Anger is an emotional response that we feel in a variety of ways, generally stemming from fear, hurt, insult, embarrassment or disappointment. People respond to these unsettling angry feelings in many different ways. Some get annoyed but are able to work it out and move on with their day. Others might sulk quietly, internalizing their feelings while getting depressed about their life. Some might seek revenge or try to sabotage the person or thing that caused their anger. Still others react by shouting, lobbying mean spirited comments, or act out in actual violence. Finally, a common response to anger is to try to ignore it or deny it because actually dealing with it can be too exhausting, stressful or traumatic.
People who chronically suppress their anger usually do so because they grew up in an environment that taught that anger is a bad thing, or if they express it, they will receive some sort of unfair retaliation. Suppressing emotions can be okay once in a while but people who avoid or overlook these angry feelings all the time, tend to lack the effective communication skills so necessary in every aspect of life. This can translate into broken relationships, lack of promotions at work, divorce, and the overall build-up of cynicism and bitterness. The long term effects of keeping feelings bottled up inside generally result in high blood pressure, increased risk of diabetes and heart disease and lowered immunity. There is also an increased risk for drug and alcohol abuse to help avoid the problems instead of facing them head on.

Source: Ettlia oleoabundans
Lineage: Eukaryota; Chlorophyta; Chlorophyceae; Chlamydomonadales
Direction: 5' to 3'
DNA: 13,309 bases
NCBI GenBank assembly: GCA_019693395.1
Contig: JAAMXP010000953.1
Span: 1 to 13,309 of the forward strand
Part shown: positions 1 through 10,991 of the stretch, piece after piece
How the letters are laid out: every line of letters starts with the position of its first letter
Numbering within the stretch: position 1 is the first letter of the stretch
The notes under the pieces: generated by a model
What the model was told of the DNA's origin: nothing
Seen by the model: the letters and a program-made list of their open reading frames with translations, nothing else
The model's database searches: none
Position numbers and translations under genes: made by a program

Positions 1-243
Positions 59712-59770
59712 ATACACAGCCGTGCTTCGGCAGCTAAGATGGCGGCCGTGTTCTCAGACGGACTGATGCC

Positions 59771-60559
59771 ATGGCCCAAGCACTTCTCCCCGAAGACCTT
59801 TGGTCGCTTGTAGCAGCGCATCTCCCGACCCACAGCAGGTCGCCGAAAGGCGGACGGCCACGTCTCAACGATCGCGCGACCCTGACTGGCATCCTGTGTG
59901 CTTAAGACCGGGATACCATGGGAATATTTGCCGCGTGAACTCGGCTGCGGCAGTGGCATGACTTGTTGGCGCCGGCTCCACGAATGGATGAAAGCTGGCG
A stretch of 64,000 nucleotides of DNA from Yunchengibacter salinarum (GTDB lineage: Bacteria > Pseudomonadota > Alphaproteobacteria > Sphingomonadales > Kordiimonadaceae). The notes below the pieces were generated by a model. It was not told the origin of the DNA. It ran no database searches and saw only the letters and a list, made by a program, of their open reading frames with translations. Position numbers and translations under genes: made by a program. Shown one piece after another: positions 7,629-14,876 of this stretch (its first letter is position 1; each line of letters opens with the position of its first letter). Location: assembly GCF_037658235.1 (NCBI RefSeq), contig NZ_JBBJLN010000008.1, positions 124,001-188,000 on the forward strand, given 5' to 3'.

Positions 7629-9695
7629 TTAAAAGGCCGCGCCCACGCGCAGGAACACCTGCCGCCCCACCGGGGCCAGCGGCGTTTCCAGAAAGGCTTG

Do you find yourself suppressing your emotions more than you should? Some of the telltale signs that you are using this strategy to try and cope with everyday life include:
1. You avoid talking about the emotions with anyone because you don’t want to feel bad.
2. You avoid the people, place or situation that brings up the angry feelings so you don’t have to think about it.
3. You abuse alcohol or drugs to distract you from dealing with the emotions.
4. You often feel victimized and not in control of your life.
5. You’ve been told you have a passive-aggressive personality.
Learning how to handle your anger is an important part of an easier, more successful life. In many counts, the anger is necessary to help protect you, but spending your days ignoring the feelings diminishes happiness and can ultimately result in a dramatic blow-up. Once you have determined this problem in your life, taking a good anger management class will teach you to identify triggers and then understand how to meet your needs without high levels of stress, tantrums, violence or suppression. Learning how to assert yourself in respectful, clear and effective ways is generally the key task that people who regularly suppress anger need to master.
In addition to gaining anger management skills, people who are well-balanced and better able to cope with the world around them by also keeping physically fit, staying in touch with loved ones and friends to maintain a support network, eating a balanced diet, focusing on the positive, having a hobby, helping others in need, and allowing themselves time to relax and rejuvenate.